It’s a brilliant story, Nathan who comes from Portadown, started his blog in 2020 during the pandemic. He wanted to share the meals he was cooking in his own kitchen ‘to help people to cook healthier, more interesting meals at home’.
Nathan is anxious for people to know that he is not a trained chef, has never actually worked in the hospitality industry and neither does he have a background in nutrition. His career is in finance, in his day job, he’s a super, busy project manager in one of the largest companies in the UK, FTSE 100 but he absolutely loves to cook at home, and his food has certainly struck a chord.
Nathan’s recipes tick all the boxes, they are affordable, satisfying, flavourful, and overall, really quick and simple to make. A dream, come true for those who are trying to keep all the balls in the air, feed their family, healthy, nourishing food and are fed up of eating the same meals over and over again.
The book is flying off the shelves and bringing joy and fun to the many who feel they are just too busy to cook.… Bravo, Nathan.
He makes brilliant use of his slow cooker.  Most of the recipes are cost-effective and perfect for those who want to prepare meals for themselves and for the family for the week ahead. Most recipes are made with ingredients that you are likely to have in your pantry or are easy to source so you won’t have to go hunting in a deli or specialist shop.
Each recipe has a calorie count because that’s what he likes to keep track of himself.
It’s also worth noting that slow cookers use significantly less electricity than regular ovens and hobs, a not insignificant fact, in the midst of this cost of living crisis. However, if you don’t have a slow cooker, all of the recipes can of course be cooked in a regular saucepan on the stove and many are one pot dishes.
There’s much to choose from, weekday lunches and dinners, light meals, family, favourites, comfort food, feeding a crowd, and even a chapter on fakeaways….
Here are a few of Nathan’s recipes to tempt you.

Recipes from ‘Bored of Lunch – The Healthy Slow Cooker Book’ by Nathan Anthony, published by Ebury Press 

Chorizo, Carrot and Chilli Soup

I’m obsessed with chorizo and its smoky flavour enhances any dish.  Like all my soups, this could be made in a large saucepan on the hob – just bubble all the ingredients away for 25-30 minutes, then blitz until smooth.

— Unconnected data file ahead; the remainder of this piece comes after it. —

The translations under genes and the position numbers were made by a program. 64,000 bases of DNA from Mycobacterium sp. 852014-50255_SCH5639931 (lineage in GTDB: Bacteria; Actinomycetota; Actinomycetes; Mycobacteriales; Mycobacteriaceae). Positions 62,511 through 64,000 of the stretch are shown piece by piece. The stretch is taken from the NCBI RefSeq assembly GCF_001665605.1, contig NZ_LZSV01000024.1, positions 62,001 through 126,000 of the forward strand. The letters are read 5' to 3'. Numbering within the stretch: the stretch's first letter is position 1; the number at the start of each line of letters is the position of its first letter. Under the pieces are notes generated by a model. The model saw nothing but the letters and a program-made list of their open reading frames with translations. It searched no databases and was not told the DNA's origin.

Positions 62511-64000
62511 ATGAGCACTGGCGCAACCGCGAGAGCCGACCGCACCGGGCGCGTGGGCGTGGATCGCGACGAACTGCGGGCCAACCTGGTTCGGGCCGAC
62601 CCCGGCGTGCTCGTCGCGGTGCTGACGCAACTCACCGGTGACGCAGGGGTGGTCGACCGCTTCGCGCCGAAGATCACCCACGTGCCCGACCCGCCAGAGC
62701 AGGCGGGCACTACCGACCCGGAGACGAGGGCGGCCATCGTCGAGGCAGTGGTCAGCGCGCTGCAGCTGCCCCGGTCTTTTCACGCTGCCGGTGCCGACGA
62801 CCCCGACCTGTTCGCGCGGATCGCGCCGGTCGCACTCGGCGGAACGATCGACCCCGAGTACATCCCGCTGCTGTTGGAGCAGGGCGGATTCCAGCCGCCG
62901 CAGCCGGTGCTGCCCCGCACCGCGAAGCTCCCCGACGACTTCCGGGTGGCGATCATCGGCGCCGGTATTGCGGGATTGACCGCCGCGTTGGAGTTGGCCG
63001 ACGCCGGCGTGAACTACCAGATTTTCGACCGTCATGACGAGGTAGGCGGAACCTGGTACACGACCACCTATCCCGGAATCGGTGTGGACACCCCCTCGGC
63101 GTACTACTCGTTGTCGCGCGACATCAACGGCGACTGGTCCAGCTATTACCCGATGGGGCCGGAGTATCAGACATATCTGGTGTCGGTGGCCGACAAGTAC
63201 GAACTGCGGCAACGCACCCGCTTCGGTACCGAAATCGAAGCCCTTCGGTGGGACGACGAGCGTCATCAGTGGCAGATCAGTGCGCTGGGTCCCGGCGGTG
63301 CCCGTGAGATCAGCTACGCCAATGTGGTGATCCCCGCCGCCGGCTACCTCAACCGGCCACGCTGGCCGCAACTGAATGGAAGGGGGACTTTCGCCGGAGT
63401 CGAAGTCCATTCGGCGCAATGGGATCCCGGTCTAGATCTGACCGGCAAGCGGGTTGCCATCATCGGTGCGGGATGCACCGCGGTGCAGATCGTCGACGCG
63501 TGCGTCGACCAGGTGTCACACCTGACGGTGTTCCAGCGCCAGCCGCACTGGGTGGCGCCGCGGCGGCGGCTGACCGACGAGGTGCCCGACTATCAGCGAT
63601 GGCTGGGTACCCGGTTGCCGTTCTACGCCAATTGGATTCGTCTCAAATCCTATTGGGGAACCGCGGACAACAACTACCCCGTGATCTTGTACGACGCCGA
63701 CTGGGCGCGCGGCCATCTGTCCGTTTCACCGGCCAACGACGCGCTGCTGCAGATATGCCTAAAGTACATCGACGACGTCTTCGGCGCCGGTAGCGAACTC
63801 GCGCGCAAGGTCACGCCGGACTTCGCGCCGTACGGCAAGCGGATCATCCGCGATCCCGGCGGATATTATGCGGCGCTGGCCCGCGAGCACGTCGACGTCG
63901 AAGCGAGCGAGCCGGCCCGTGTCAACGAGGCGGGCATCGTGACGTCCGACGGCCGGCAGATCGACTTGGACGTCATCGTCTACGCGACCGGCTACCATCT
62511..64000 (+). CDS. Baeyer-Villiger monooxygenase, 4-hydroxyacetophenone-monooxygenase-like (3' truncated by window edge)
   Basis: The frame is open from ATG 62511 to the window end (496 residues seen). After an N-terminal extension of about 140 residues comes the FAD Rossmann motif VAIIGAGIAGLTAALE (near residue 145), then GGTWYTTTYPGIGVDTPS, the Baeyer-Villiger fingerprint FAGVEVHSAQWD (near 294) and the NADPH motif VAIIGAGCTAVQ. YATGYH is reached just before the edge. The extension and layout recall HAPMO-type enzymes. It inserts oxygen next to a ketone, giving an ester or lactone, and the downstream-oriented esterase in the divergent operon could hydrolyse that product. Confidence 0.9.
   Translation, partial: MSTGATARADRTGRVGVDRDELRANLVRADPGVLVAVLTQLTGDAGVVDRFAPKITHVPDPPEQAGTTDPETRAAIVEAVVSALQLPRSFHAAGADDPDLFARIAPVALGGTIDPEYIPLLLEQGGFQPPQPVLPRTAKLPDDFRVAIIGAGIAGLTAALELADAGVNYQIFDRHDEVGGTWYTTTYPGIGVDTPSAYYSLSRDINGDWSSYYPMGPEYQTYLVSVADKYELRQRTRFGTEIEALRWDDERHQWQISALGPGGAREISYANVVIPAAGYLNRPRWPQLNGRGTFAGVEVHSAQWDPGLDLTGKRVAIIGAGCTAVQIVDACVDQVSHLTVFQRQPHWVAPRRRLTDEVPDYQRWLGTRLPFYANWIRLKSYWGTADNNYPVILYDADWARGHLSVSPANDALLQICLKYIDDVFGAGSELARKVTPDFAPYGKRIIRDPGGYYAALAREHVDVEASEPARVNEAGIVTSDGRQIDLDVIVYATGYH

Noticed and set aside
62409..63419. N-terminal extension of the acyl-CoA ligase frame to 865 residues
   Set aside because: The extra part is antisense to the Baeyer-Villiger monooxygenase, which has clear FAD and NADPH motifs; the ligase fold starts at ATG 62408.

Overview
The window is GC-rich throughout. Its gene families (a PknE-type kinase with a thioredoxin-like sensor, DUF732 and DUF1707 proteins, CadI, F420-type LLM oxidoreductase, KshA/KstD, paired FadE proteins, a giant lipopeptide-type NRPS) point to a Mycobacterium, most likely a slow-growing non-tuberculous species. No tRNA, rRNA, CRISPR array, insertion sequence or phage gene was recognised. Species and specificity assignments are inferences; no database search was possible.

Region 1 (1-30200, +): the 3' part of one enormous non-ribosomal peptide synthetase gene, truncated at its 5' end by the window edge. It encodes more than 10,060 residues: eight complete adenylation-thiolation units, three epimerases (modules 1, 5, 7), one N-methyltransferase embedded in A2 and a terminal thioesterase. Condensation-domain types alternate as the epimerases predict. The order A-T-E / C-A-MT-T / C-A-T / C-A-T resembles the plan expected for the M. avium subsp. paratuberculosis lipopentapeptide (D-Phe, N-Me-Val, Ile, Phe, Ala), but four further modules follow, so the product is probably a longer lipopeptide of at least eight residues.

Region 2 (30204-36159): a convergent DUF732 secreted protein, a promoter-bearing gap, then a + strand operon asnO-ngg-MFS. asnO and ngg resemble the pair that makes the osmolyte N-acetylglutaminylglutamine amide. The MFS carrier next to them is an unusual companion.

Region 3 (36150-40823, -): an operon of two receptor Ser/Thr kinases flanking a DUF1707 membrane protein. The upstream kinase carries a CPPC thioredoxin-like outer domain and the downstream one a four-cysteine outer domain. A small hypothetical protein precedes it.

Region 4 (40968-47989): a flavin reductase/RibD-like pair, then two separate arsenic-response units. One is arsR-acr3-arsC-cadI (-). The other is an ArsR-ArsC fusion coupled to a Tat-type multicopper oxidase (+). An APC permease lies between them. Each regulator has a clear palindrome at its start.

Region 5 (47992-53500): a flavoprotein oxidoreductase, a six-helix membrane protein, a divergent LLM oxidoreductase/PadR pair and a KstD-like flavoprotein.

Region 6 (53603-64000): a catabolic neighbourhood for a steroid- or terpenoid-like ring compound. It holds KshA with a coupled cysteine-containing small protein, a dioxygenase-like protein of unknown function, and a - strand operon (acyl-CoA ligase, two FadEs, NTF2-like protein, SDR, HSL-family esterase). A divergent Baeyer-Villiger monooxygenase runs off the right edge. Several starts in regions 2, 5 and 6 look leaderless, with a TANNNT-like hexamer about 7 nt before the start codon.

Serves 6 

170g (scant 6oz) chorizo, sliced

7 carrots, chopped (skin left on)

3 potatoes, chopped (skin left on)

1 red chilli, sliced 

3 garlic cloves, chopped 

1 tablespoon curry powder 

small handful of fresh coriander 

1.2 litres (2 pints) vegetable or chicken stock 

salt and pepper, to taste 

chilli flakes, to garnish

If you have the time, heat a non-stick frying pan over a high heat on the hob, then place the chorizo in the pan and sear until browned on both sides.  If you’re in a hurry, just skip this step.

Reserving a few slices of chorizo for garnish, place all the ingredients in the slow cooker, stir and season to taste.  Cook on high for 3 hours, then blitz the soup with a handheld blender until smooth.  Garnish with the reserved chorizo and a sprinkle of chilli flakes. 

Honey Chilli Beef Noodles 

This is a quick and lean version of one of my favourite local Chinese takeaway dishes, and one of the most popular recipes I have ever shared with my online followers.

Serves 3

400g (14oz) beef steaks, thinly sliced 

4 tablespoons dark soy sauce 

5 tablespoons light soy sauce 

2 teaspoons rice vinegar 

5 garlic cloves, crushed 

2 tablespoons hoisin sauce

3 tablespoons orange juice

4 tablespoons honey 

2 teaspoons chilli flakes

1 tablespoon cornflour, mixed to a paste with 1 tablespoon water 

1 red pepper, sliced 

200g (7oz) dried egg noodles

350ml (12fl oz) hot chicken stock

chopped spring onions and sesame seeds, to garnish 

Place all the ingredients, except the red pepper, noodles and stock, in the slow cooker and stir.  Cook on high for 2 hours.  Add the red pepper, noodles and stock, stir and cook for another 15-20 minutes, stirring after 10 minutes.  Garnish with spring onions and sesame seeds.

Chicken and Peanut Curry

I adore anything with peanut butter in it.  The lime, chilli and curry powder give this dish a great flavour profile and the long, slow cooking makes the chicken taste even more incredible.  If you like a thicker sauce, add the optional cornflour paste in the ingredients.  Serve with rice.

Serves 3 

3 chicken breasts or 6 thighs, cut into chunks 

juice of 1 lime

4 tablespoons peanut butter 

handful of fresh coriander

4 garlic cloves, crushed 

1 tablespoon curry powder 

400ml (14fl oz) tin of reduced-fat coconut milk 

2 tablespoons soy sauce 

1 red bird’s eye chilli

1 tablespoon cornflour, mixed to a paste with 1 tablespoon water (optional)

salt and pepper, to taste 

chopped spring onions, chopped peanuts, chopped red chilli and fresh coriander, to garnish